Confession of a Former Book-Hater
Confession: As a kid I was not a reader (audible gasp!).I did not love reading. I did not devour books, and I actually hated library because I would just wander around the room trying to find something to read and winding up picking out a book that did not interest me.
Later on in school, I learned to enjoy stories. On occasion, I'd be assigned a book, poem, or short story that interested me, but it never caused me to want more. As I got older - high school aged - I recognized that I excelled in literature classes and writing, so in part, I began to enjoy reading more because I got good grades in those subjects...how weird is that.
It wasn't actually until I graduated college (with an English degree!) that I realized I loved to read. And you know what turned the tide? I got to do it for fun.
It started with my students. As I brand new teacher, I lacked an in-depth knowledge of books my middle grade students were reading. After all, I spent the last four years with my nose buried in Shakespeare, Frost, Melville, and all the other white men of "the Cannon." I did not yet get to meet writers like Christopher Paul Curtis, Sharon Creech, or Linda Sue Park. I felt like I'd be a better teacher if I knew what my kiddos were reading and what might interest them. So I borrowed a couple books from the school library and read.
At first, I was trying to read as many books as I possibly could, cramming in chapter after chapter like some kind of literary maniac. That's what I'd done in high school and college in order to keep up with the workload. Then one day it occurred to me: no one is making me read these books. There is no test on them, no paper to write. I don't even have to keep reading crappy books if I don't like them (although now I always do - there is just something very wrong about leaving a book half-read). I could pick and choose what I wanted to read, when I wanted to read it, and how fast (or slow) I had to do it.
In the words of Braveheart: "FREEEEDOOOM!"
You guys, can you believe that for the first time in my life, AS AN ADULT, I finally had autonomy over what I read so that I could read for pleasure??? In a society that is not saturated with content, I find that idea mildly absurd.
As educators and parents, we want our kids to develop a loving of reading, but my own experience teaches me that we may go about it in the wrong way. Assigning text, packing kids schedules, and even setting aside mandatory "reading time" with prescribed texts and titles may actually achieve the opposite effects.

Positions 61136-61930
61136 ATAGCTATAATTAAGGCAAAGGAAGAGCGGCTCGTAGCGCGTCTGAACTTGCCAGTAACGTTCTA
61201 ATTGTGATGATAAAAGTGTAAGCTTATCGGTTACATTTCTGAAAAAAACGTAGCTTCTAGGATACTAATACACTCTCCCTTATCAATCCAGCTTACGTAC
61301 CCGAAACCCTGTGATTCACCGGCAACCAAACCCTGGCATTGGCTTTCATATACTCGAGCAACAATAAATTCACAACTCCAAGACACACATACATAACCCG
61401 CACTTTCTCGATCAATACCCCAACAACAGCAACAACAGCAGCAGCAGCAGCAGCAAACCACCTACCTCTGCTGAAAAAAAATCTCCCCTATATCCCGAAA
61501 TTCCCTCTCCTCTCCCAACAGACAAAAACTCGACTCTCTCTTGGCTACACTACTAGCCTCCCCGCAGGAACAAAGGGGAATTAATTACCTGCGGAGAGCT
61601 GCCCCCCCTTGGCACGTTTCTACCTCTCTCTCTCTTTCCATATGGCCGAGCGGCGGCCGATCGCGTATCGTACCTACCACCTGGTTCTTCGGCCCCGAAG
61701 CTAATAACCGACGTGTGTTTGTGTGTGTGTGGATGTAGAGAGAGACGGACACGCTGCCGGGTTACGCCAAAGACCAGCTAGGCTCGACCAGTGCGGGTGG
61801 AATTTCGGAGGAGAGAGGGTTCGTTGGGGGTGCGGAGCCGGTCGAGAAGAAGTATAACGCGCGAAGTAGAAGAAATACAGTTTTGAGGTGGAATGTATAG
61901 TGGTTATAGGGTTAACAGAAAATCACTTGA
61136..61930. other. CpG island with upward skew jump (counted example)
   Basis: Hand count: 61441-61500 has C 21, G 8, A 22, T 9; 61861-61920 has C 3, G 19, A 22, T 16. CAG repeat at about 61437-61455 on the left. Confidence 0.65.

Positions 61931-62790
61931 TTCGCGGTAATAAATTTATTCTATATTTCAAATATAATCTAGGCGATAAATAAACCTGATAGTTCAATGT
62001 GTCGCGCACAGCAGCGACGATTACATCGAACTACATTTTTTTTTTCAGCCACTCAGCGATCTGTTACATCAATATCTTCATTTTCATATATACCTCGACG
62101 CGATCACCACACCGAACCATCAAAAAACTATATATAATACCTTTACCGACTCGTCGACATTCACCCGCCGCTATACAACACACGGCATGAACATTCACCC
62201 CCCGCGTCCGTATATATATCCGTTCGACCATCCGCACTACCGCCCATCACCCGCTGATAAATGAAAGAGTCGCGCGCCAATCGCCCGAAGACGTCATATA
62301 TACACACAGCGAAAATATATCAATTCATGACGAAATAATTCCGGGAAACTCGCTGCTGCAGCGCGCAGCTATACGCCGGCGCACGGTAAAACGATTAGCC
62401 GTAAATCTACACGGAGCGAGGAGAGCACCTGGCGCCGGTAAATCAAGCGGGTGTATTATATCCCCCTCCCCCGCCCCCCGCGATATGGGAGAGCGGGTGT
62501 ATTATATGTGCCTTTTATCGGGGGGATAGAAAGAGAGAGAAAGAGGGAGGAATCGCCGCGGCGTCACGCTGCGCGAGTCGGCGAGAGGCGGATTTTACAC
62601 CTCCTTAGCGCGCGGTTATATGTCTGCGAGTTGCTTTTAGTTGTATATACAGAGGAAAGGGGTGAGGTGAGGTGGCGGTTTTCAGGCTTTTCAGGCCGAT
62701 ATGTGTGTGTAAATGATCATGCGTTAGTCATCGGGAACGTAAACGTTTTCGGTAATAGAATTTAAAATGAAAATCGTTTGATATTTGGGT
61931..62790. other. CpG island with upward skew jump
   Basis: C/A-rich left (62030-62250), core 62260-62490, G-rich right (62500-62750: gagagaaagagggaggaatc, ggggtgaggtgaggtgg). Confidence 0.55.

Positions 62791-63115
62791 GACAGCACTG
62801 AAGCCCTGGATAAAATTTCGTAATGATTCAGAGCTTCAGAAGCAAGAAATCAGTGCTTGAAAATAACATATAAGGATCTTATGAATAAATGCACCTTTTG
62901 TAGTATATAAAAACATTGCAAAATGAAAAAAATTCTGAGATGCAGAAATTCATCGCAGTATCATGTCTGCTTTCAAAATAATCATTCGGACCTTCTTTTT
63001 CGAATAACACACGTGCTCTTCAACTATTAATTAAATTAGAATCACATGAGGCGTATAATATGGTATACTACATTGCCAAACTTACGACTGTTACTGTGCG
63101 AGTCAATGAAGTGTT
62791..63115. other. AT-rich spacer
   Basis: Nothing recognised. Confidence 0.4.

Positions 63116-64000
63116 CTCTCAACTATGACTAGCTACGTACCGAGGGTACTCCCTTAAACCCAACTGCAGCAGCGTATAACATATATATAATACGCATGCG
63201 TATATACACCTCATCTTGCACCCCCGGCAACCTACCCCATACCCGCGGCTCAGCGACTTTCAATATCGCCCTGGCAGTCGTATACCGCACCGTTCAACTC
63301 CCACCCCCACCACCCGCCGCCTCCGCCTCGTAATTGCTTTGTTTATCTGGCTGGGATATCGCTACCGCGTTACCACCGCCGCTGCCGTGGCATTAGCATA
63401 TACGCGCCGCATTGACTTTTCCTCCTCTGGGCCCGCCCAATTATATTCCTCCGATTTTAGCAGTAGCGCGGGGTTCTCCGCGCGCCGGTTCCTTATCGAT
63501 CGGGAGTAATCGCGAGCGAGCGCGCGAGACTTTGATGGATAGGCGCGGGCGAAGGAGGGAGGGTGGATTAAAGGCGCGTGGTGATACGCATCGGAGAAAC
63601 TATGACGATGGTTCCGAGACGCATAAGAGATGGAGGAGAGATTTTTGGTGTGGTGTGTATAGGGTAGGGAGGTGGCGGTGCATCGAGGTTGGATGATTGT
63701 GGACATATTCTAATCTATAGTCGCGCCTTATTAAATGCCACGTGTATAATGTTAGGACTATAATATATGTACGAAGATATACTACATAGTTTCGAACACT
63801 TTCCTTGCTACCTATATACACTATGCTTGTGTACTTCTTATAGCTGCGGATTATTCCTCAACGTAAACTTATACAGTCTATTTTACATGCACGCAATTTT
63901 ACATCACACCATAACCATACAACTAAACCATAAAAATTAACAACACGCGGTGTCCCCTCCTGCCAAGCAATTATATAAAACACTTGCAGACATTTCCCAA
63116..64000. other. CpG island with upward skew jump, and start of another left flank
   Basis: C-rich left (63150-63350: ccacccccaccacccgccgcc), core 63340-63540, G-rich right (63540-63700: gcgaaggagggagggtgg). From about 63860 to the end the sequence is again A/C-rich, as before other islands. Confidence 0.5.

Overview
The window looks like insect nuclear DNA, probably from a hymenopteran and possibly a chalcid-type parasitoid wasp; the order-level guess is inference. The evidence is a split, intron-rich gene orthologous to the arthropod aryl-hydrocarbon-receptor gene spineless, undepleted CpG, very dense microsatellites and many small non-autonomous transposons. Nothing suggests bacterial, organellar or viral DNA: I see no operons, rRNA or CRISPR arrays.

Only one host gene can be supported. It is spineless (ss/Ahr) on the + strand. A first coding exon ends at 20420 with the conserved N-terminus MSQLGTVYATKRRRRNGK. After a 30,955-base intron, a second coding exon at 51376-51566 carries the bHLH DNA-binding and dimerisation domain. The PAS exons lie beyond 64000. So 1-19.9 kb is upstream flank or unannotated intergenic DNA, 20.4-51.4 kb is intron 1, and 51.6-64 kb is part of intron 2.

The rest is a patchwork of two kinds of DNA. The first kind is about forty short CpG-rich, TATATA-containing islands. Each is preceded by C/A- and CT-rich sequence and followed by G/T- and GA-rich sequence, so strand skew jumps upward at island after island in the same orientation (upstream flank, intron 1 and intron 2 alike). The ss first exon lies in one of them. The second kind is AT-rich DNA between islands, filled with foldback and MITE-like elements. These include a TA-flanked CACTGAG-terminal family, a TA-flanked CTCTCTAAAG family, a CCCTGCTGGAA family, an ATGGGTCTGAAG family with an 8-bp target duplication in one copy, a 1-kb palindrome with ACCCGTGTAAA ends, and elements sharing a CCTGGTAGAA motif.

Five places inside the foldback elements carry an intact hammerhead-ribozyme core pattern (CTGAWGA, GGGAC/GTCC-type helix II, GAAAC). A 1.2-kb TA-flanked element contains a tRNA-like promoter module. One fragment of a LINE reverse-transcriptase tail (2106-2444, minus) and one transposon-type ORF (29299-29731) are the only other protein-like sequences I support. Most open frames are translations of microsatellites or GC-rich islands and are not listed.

I believe we need to create an environment around reading that excites and empowers kids. When I was in elementary school, I always picked crappy books because I only had a 10 minute window in which to choose and if you didn't pick something before you left you got in trouble for "wasting" time. Hello Babysitters Club (apologies to those who are fans).
Instead of limiting and dictating reading choices for kids, we should be encouraging them to explore, providing the space and time kids need to develop a taste for reading. The rub with this method is that it can't be tested and takes time. In the modern classroom, with the pressures of high stakes testing, even the most amazing teacher struggles to create this genuine experience for kids.
But while teachers need students to show reading progress in the classrooms, parents do not. So legal guardians, this is your moment to shine! Don't worry about what kind of book your kid is reading, just encourage him or her to find something they enjoy. My kids are 12 and 10 - avid readers - but often their favorite things to look at are illustrated kids' books or comic books. Don't get me wrong, they definitely read fat novels too, but I think the most important thing is they get to choose.
When kids get the say-so in what, when, and how much they read, I believe they develop an authentic enjoyment of reading that lasts long past an assigned essay.
As for me, I'm currently reading two different books and listening to a third online. I can't get enough...but I definitely get to make that choice.